6/19: All SBPL locations will be closed on Wednesday, June 19 for Juneteenth.


5/21-7/14: Eastside Library will be closed due to construction work.


Tree Watering


Trees offer several environmental and community benefits. Losing a tree can be like losing an investment, as it takes many years for trees to reach a maturity level where we can capture those benefits.

Tree Watering Dripline

How much should I water my tree?

Watering your trees is not always an exact science. We recommend you run a test to ensure that water is soaking in deep enough to reach your tree’s feeder roots. To be sure you are watering long enough, follow the steps below. You can also track how many gallons of water this will require by checking your meter. See below for details:

1. Check your meter before running your irrigation so that you can measure how many gallons you will need. Record the number on the meter. For your measurement to be accurate, make sure no other water is running in your household.

2. Turn on your irrigation for 30 minutes. Make sure you are using either a soaker hose or inline drip to water the area around your tree’s drip line. See the diagram to the right to find this area.

3. After 30 minutes, use a soil probe or dig down to test the soil. For a mature tree, the water must reach 18 inches deep. Based on how deep the water reached after 30 minutes, you can estimate the time required for you to effectively water your tree.

Example: If you test the soil and find it is dry deeper than 6 inches, then you know that your tree is only getting one-third its water requirement. Based on this, you will need to water your tree for 90 minutes total. This can be done all at once or over a few days.

4. Check your meter after running the irrigation for 30 minutes and record the new number. Subtract the first number you recorded from this new number to get the difference. Your meter measures water in cubic feet. One cubic foot is equal to 7.48 gallons of water, so multiply the difference by 7.48 to determine how many gallons of water were used in 30 minutes.

Example: If the difference that you calculate is 50 cubic feet, simply multiply 50 by 7.48 to get the number of gallons used (50 x 7.48 = 374). If you need to water for 90 minutes total, then this will require 374 x 3 = 1,122 gallons of water total, or 1.5 HCF billing units (1 HCF = 748 gallons).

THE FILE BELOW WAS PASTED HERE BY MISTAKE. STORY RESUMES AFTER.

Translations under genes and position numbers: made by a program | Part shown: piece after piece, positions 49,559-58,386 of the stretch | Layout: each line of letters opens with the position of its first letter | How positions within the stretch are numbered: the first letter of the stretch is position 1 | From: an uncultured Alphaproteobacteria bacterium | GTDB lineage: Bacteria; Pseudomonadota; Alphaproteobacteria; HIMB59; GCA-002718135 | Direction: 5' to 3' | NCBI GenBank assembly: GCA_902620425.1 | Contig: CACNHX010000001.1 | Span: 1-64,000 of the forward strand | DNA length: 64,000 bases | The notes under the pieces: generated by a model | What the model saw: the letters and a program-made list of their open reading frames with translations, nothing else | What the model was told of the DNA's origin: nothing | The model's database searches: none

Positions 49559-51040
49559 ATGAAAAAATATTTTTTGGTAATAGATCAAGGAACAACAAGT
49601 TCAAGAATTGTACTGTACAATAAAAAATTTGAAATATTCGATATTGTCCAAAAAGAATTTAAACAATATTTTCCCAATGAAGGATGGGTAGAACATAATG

How can I save water and keep my tree healthy?

  • Learn how to use your meter to measure how much water your tree needs to be healthy. Use the steps above to find the gallons required for your tree.
  • Spread your watering out over a few days. Mature trees need to be watered once a month. If your tree needs to be watered for 3 hours total, then you can water all at once or over a few days. If you are budgeting your water use to keep your bill down and save money, then spread your watering days out over two billing cycles.
  • Use a timer to keep track of watering. There is nothing like the feeling of realizing you have left your soaker hose on overnight, or seeing the bill that follows!
  • Add mulch. Adding a thick layer of mulch around your tree will keep soil moisture in, reduce evaporation and watering times. City water customers can receive 2 free deliveries of County mulch every 12 months.
  • Use graywater to water your trees. Laundry-to-landscape graywater systems reuse clothes washer water for your landscape. You can also save water collected in your shower to water your trees. Some trees are more sensitive than others to soaps and detergents, research the sensitivity of your tree species before applying this water.

Trees can show signs of stress for several reasons. If you have questions about your tree, contact an arborist.


Tree Watering FAQs

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